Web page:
(Warning: rambling.)

I would like to build AI systems which help me:

  • Figure out whether I built the right AI and correct any mistakes I made
  • Remain informed about the AI’s behavior and avoid unpleasant surprises
  • Make better decisions and clarify my preferences
  • Acquire resources and remain in effective control of them
  • Ensure that my AI systems continue to do all of these nice things
  • …and so on

We say an agent is corrigible (article on Arbital) if it has these properties. I believe this concept was introduced in the context of AI by Eliezer and named by Robert Miles; it has often been discussed in the context of narrow behaviors like respecting an off-switch, but here I am using it in the broadest possible sense.

In this post I claim:

  1. A benign act-based agent will be robustly corrigible if we want it to be.
  2. A sufficiently corrigible agent will tend to become more corrigible and benign over time. Corrigibility marks out a broad basin of attraction towards acceptable outcomes.

As a consequence, we shouldn’t think about alignment as a narrow target which we need to implement exactly and preserve precisely. We’re aiming for a broad basin, and trying to avoid problems that could kick out of that basin.

This view is an important part of my overall optimism about alignment, and an important background assumption in some of my writing.

1. Benign act-based agents can be corrigible

A benign agent optimizes in accordance with our preferences. An act-basedagent considers our short-term preferences, including (amongst others) our preference for the agent to be corrigible.

If on average we are unhappy with the level of corrigibility of a benign act-based agent, then by construction it is mistaken about our short-term preferences.

This kind of corrigibility doesn’t require any special machinery. An act-based agent turns off when the overseer presses the “off” button not because it has received new evidence, or because of delicately balanced incentives. It turns off because that’s what the overseer prefers.

Contrast with the usual futurist perspective

Omohundro’s The Basic AI Drives argues that “almost all systems [will] protect their utility functions from modification,” and Soares, Fallenstein, Yudkowsky, and Armstrong cite as: “almost all [rational] agents are instrumentally motivated to preserve their preferences.” This motivates them to consider modifications to an agent to remove this default incentive.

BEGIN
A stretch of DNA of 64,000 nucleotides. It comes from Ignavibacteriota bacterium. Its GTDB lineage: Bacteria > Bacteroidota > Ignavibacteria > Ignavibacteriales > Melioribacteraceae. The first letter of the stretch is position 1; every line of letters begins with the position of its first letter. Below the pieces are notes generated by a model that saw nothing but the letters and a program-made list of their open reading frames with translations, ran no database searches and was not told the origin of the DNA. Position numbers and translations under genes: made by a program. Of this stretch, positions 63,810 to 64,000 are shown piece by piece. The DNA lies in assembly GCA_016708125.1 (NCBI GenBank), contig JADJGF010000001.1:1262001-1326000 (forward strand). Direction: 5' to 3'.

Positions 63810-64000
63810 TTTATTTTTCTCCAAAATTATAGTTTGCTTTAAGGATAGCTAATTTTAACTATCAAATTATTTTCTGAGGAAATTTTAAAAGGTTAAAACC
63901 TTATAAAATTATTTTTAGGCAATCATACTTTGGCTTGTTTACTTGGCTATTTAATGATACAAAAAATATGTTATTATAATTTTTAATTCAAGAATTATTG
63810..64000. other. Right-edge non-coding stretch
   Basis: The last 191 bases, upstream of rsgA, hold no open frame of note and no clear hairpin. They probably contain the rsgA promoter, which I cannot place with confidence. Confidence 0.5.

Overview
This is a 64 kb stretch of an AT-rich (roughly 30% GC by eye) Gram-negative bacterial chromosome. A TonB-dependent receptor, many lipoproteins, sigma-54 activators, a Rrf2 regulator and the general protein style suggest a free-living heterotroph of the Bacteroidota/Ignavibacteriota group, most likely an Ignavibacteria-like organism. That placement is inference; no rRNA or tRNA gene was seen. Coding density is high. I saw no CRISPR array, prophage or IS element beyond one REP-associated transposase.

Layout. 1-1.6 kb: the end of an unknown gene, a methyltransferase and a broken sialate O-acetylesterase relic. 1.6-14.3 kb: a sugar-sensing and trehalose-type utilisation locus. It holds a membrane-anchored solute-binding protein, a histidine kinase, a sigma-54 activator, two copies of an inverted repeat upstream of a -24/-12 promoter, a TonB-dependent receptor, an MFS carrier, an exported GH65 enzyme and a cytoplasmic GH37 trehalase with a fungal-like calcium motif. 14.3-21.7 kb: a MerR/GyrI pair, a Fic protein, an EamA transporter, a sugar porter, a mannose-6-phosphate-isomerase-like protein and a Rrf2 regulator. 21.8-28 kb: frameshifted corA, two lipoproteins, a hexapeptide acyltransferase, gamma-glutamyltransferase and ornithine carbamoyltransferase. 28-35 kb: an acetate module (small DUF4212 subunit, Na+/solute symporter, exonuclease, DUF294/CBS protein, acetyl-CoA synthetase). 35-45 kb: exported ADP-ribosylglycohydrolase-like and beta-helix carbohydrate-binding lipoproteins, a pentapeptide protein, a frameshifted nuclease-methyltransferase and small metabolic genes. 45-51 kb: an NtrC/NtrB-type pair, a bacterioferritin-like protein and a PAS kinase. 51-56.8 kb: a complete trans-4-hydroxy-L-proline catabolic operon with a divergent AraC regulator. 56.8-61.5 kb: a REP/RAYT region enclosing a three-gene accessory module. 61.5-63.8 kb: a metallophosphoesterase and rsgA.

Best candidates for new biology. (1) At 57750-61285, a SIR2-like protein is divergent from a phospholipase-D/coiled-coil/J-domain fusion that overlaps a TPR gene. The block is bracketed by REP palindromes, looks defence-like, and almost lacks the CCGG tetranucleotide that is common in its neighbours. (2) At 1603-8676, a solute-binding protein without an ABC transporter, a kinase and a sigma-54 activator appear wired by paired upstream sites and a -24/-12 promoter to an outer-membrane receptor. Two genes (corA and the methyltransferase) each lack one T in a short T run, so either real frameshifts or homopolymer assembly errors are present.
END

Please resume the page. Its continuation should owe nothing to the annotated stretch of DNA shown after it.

Act-based agents are generally an exception to these arguments, since the overseer has preferences about whether the agent protects its utility function from modification. Omohundro presents preferences-about-your-utility function case as a somewhat pathological exception, but I suspect that it will be the typical state of affairs for powerful AI (as for humans) and it does not appear to be unstable. It’s also very easy to implement in 2017.

Is act-based corrigibility robust?

How is corrigibility affected if an agent is ignorant or mistaken about the overseer’s preferences?

I think you don’t need particularly accurate models of a human’s preferences before you can predict that they want their robot to turn off when they press the off button or that they don’t want to be lied to.

In the concrete case of an approval-directed agent, “human preferences” are represented by human responses to questions of the form “how happy would you be if I did a?” If the agent is considering the action a precisely because it is manipulative or would thwart the user’s attempts to correct the system, then it doesn’t seem hard to predict that the overseer will object to a.

Eliezer has suggested that this is a very anthropocentric judgment of “easiness.” I don’t think that’s true — I think that given a description of a proposed course of action, the judgment “is agent X being misled?” is objectively a relatively easy prediction problem (compared to the complexity of generating a strategically deceptive course of action).

Fortunately this is the kind of thing that we will get a great deal of evidence about long in advance. Failing to predict the overseer becomes less likely as your agent becomes smarter, not more likely. So if in the near future we build systems that make good enough predictions to be corrigible, then we can expect their superintelligent successors to have the same ability.

(This discussion mostly applies on the training distribution and sets aside issues of robustness/reliability of the predictor itself, for which I think adversarial training is the most plausible solution. This issue will apply to any approach to corrigibility which involves machine learning, which I think includes any realistic approach.)

Is instrumental corrigibility robust?

If an agent shares the overseer’s long-term values and is corrigible instrumentally, a slight divergence in values would turn the agent and the overseer into adversaries and totally break corrigibility. This can also happen with a framework like CIRL — if the way the agent infers the overseer’s values is slightly different from what the overseer would conclude upon reflection (which seems quite likely when the agent’s model is misspecified, as it inevitably will be!) then we have a similar adversarial relationship.

2. Corrigible agents become more corrigible/aligned